Harper’s Magazine, a literary publication so old-school that it offers links to microfiche for stories it publishes online, is today launching an iOS app edition of its monthly magazine.
The app retains the look and feel of the print version of the magazine, but the layout has been adapted to the smartphone and tablet experiences, so there is only one column of text per screen and you scroll through an article rather than click through pages. As of today, the app is available only on iOS, but Android is coming soon.
Harper’s is sticking steadfastly to its paid strategy. The app is available to paying subscribers, and to people who wish to purchase individual issues “off the shelf” via Apple Newsstand. Only a “preview” issue is available for free. Each of the first two editions cost $5.99.
That approach is a carry-over of its Web strategy, according to which only a few articles are available on Harpers.org for free. However, subscribers to the website have unlimited access to the Harper’s back catalogue, an archive that stretches back to the 1850s. Only two back issues are so far available in the iOS app.
The app is published by New York-based 29th Street Publishing, which is just over a year old. The company focuses on helping independent publishers reach a dedicated audience of subscribers with paid apps. Its other titles include The Awl’s Weekend Companion, Serious Eats Magazine, and poetry journal Little Star.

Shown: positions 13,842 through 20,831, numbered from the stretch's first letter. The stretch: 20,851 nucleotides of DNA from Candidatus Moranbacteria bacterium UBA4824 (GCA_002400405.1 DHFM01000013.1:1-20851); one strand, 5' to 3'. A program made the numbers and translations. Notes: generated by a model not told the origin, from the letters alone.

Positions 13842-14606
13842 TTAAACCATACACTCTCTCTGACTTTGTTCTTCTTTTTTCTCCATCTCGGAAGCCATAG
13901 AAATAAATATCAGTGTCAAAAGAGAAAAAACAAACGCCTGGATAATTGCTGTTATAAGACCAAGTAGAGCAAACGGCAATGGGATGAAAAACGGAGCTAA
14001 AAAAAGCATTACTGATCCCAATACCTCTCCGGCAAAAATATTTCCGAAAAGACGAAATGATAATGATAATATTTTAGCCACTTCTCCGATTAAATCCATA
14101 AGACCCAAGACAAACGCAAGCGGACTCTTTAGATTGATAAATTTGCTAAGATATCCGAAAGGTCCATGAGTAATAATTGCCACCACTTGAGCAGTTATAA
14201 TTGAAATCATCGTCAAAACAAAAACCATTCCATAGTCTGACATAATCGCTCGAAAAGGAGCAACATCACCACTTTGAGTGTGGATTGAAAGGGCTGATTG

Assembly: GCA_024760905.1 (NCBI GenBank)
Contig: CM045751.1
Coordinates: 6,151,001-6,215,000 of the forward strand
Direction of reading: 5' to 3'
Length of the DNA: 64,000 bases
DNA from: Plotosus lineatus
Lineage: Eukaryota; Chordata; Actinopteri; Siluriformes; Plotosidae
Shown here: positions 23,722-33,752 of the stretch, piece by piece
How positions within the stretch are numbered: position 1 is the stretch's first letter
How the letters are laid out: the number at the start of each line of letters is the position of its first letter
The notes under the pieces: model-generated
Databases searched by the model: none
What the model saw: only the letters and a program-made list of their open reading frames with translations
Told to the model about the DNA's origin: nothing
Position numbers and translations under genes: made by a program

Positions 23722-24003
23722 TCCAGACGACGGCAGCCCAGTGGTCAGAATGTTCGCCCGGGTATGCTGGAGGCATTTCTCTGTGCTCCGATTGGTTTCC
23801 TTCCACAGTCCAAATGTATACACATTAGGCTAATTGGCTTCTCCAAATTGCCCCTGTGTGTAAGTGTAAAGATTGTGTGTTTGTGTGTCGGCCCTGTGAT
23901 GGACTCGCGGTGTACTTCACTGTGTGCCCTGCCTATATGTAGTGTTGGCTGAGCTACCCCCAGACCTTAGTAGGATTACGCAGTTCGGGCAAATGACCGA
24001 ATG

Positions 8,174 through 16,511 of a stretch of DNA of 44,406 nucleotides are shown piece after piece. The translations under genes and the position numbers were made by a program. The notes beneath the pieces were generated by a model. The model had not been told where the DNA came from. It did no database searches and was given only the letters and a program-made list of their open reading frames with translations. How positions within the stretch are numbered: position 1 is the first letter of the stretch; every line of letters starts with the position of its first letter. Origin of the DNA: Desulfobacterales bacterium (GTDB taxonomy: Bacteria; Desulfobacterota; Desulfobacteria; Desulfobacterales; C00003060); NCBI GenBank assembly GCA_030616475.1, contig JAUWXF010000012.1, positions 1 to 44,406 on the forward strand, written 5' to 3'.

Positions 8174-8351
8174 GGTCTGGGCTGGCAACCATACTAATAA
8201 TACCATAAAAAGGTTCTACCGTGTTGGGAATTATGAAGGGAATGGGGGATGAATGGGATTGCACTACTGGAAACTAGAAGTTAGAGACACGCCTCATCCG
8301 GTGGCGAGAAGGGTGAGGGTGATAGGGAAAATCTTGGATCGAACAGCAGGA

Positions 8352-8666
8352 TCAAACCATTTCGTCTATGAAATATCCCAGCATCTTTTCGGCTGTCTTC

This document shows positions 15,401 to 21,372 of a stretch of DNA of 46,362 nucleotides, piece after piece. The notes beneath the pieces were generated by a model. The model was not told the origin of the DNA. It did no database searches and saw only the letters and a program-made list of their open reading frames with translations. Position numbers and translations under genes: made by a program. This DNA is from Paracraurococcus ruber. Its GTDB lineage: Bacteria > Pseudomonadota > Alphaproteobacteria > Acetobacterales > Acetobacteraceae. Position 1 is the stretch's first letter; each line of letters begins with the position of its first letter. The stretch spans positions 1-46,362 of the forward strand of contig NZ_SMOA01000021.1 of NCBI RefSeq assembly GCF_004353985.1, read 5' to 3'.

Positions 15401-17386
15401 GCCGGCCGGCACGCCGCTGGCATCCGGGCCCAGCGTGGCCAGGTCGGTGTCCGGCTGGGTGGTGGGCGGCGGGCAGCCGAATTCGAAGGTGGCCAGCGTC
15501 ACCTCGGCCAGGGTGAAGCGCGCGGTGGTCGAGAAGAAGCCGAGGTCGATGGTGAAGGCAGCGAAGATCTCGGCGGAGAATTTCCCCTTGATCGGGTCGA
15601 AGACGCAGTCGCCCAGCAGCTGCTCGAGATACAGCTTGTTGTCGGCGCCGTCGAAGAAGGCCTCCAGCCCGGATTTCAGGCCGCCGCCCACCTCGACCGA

This is the also the first of 29th Street’s apps that the Alliance of Audited Media considers a “replica,” which means that app subscriptions and sales will count towards Harper’s distribution numbers.
Harper’s released an iPad version of its magazine in 2010, but that was a PDF replica of the print product. The new app retains the Harper’s font and design aesthetic and is more friendly to a touchscreen experience. The overall product, however, still feels like a print magazine that has been adapted for a digital format, rather than a digital-native publication. The app cover, for instance, is just a replication of the print version, with text that is unreadable when viewed as an icon on the Newsstand.
The print-oriented format is perhaps not a surprise given that publisher John R. MacArthur has in the past railed against “Internet con men” who are ravaging publishing.
“Only ideological radicals like those at The Guardian, in England, openly tout the end of print,” MacArthur wrote in the Providence Journal, “this while they continue to lose millions of pounds every year on their huge online overhead and free-content model.”